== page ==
You’re funny, quirky, bubbly, energetic, snarky, intellectual, witty, and unique. And more.
You are a unique snowflake.
So, how do you translate this into your writing? How can your blog readers know you the same way your friends and family know you? How can you “write like you talk” or in a way that introduces people to your charm?
In my recent Fairy Blogmother Resource Development Survey, one of the survey respondents said:
The hardest part [about blogging] is translating who I am into my writing. I have a fun and energetic personality and I really want that to shine through to my readers.
So, how do we do that? Below are a few things that I’ve found work for me, but if you’ve got more to add, jump in the comments at the bottom.
Talk it out.
Smartphone users, your phone has a voice recorder on it. Use it! If you don’t have a smartphone, I’m pretty sure your computer has a built-in audio recorder. I used to record myself talking while I was driving and could work out ideas I had or recap conversations I’d had earlier that day, and these things became the rough drafts for blog posts later. By talking it out first the same way you’d tell the story to your best friend, you’re capturing the language, slang, and tone you use and can use that when you develop the story for your blog.
Once you have it recorded, play it back and make notes. You don’t have to go so far as to transcribe the whole thing word for word (unless that’s most helpful!), but get a sense of how you told a story, rather than the order that things happened. We tell stories to ourselves and our friends all the time. Capture this and use this in your writing.
Her are a few other resources for recording audio: QuickTime Player (free), AudioNote (for Mac, $2.99), Sound Recorder (for PC).
Write for no audience.
One of the best ways to write without worrying about how other people will read it, is to write as if no one is going to read it. I don’t mean opening up a blog draft and pretending that your writing is going to stay in a draft folder for ever. I mean writing somewhere that’s not even Internet-related and may or may not ever get published. Use TextEdit, Evernote, 750words (ok, so that’s on the Internet), or your journal. Just write, tell a story, and throw grammar and spelling to the wind.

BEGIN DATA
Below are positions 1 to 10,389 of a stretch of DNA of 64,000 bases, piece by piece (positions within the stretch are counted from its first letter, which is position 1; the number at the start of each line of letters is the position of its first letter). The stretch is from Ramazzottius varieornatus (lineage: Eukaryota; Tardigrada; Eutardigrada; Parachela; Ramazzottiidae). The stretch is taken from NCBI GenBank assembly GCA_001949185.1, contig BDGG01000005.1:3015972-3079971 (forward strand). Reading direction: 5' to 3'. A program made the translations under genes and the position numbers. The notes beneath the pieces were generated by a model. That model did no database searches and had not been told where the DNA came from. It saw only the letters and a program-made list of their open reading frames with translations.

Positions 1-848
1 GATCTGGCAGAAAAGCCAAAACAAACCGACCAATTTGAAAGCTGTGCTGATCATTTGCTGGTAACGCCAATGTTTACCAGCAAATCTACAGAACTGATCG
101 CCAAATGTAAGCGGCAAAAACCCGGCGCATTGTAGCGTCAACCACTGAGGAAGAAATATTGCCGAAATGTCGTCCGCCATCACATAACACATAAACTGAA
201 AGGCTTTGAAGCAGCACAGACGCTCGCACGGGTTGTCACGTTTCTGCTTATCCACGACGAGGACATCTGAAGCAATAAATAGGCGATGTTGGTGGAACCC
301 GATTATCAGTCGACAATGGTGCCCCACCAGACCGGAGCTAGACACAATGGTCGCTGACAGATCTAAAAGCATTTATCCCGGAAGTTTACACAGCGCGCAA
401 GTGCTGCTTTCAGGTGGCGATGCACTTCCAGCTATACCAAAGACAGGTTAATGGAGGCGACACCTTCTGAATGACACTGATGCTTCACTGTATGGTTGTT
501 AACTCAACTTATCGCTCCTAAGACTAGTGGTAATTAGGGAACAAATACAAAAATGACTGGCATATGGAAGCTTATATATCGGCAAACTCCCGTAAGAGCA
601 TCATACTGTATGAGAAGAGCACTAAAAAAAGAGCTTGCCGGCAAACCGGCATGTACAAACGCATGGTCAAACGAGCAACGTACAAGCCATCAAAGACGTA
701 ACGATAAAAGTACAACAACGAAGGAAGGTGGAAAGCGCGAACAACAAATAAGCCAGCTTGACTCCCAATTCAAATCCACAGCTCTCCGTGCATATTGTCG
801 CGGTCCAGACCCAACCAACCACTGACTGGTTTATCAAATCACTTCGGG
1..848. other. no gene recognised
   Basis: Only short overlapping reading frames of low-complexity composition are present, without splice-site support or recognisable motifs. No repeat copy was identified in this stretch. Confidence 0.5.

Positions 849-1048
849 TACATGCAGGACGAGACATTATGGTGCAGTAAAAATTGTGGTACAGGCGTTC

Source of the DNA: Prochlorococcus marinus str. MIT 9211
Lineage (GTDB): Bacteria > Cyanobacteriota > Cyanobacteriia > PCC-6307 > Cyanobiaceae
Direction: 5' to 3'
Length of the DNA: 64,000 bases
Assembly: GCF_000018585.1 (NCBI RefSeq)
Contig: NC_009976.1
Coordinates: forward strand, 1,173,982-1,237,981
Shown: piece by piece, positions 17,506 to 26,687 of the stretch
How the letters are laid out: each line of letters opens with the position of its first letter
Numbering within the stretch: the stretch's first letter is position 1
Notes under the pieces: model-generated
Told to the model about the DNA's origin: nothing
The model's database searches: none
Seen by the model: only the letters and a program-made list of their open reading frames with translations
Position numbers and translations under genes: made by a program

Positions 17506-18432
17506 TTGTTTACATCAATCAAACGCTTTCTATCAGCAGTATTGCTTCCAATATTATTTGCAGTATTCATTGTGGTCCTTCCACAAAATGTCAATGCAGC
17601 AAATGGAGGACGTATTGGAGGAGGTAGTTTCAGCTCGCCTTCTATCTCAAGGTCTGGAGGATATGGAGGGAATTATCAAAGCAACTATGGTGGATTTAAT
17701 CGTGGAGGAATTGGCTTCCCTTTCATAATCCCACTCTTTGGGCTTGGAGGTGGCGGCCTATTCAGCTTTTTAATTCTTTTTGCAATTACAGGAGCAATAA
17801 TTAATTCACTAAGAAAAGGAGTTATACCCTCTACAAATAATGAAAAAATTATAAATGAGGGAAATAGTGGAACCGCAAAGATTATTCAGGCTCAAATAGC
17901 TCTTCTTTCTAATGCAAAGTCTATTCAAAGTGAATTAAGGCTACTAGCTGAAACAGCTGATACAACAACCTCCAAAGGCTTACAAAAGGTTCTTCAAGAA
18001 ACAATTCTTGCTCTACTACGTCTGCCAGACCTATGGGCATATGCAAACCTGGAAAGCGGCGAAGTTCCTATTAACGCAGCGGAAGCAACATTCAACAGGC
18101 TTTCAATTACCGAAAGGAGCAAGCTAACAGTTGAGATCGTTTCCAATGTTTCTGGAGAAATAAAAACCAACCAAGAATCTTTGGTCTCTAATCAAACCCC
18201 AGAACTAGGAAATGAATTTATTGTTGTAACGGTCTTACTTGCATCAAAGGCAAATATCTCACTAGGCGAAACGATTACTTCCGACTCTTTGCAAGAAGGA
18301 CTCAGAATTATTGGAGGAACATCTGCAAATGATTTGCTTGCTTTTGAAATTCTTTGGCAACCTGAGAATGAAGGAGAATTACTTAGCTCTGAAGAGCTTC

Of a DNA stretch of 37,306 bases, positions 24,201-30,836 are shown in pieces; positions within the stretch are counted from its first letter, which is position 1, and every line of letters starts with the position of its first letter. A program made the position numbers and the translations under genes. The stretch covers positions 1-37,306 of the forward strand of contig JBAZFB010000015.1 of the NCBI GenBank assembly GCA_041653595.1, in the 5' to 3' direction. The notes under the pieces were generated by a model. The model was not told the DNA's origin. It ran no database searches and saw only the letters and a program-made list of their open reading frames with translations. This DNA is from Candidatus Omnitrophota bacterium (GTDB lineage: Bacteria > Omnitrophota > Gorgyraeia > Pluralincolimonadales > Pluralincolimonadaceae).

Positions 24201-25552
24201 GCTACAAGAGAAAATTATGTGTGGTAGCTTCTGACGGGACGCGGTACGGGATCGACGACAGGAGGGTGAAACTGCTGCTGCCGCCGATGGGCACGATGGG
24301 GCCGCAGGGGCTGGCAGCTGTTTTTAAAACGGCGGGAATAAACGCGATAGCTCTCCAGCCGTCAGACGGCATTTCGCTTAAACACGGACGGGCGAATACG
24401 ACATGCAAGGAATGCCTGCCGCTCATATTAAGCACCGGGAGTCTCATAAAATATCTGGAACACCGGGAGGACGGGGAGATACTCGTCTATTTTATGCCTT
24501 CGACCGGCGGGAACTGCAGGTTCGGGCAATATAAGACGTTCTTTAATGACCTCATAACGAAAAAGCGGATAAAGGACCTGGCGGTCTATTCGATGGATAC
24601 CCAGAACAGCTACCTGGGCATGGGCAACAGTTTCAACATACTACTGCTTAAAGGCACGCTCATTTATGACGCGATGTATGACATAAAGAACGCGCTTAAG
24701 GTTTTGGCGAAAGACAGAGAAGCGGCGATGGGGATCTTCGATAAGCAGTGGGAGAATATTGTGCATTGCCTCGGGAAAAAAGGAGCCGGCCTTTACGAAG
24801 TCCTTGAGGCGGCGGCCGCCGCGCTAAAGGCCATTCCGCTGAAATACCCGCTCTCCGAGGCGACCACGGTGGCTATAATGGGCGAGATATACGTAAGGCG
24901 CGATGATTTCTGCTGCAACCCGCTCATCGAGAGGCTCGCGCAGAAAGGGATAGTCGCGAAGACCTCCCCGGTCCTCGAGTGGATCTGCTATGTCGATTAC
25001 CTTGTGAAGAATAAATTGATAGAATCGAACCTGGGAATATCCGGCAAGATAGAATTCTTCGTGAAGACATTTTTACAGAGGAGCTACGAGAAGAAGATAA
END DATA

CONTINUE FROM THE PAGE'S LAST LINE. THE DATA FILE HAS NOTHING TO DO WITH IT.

Proofread later, edit later, worry about grammar and spelling later. Just get the story out, and once you’ve done that you can edit for length, organization, and spelling.
Write your passions.
This one’s kind of a given, but it deserves a mention. When you write about what you love, what gets you up in the morning, and what you don’t shut up about in your day-to-day life, it translates. When Nicole blogs about running, I can hear the passion in her voice. When Amy so openly shares the victories and challenges of a complete lifestyle and health overhaul, I feel like we just had a conversation about it with her. Sharing the things closest to us and most important in our current lives at that moment translates into your readers feeling your voice come through.
What you’re passionate about will differ from what I am and what other bloggers are wildly in love with. Embrace this. I know we’ve got a blogger in the Brandating network who is passionate about dolls, dressing them, and staging photo shoots with them. That’s not my bag, but she’s got a great readership of people who are also interested in what she’s sharing. She writes what she loves and it shows.
A few years ago at a SXSW Interactive in Austin, Texas, John Gruber and Merlin Mann held a great talk called Obsession Times Voice [link to podcast, and totally worth a listen!]. It’s been awhile since I’ve listened to this in its entirety, but I remember one of them saying that if it’s pencils you are passionate about, blog about pencils. We’ll feel it, believe you, trust you, and those of us who share your obsession will hang on to your every word.
Our personalities can shine through the black and white flatness of a blog page when the voice behind those words is authentically passionate.
So, that’s what works for me! What works for you?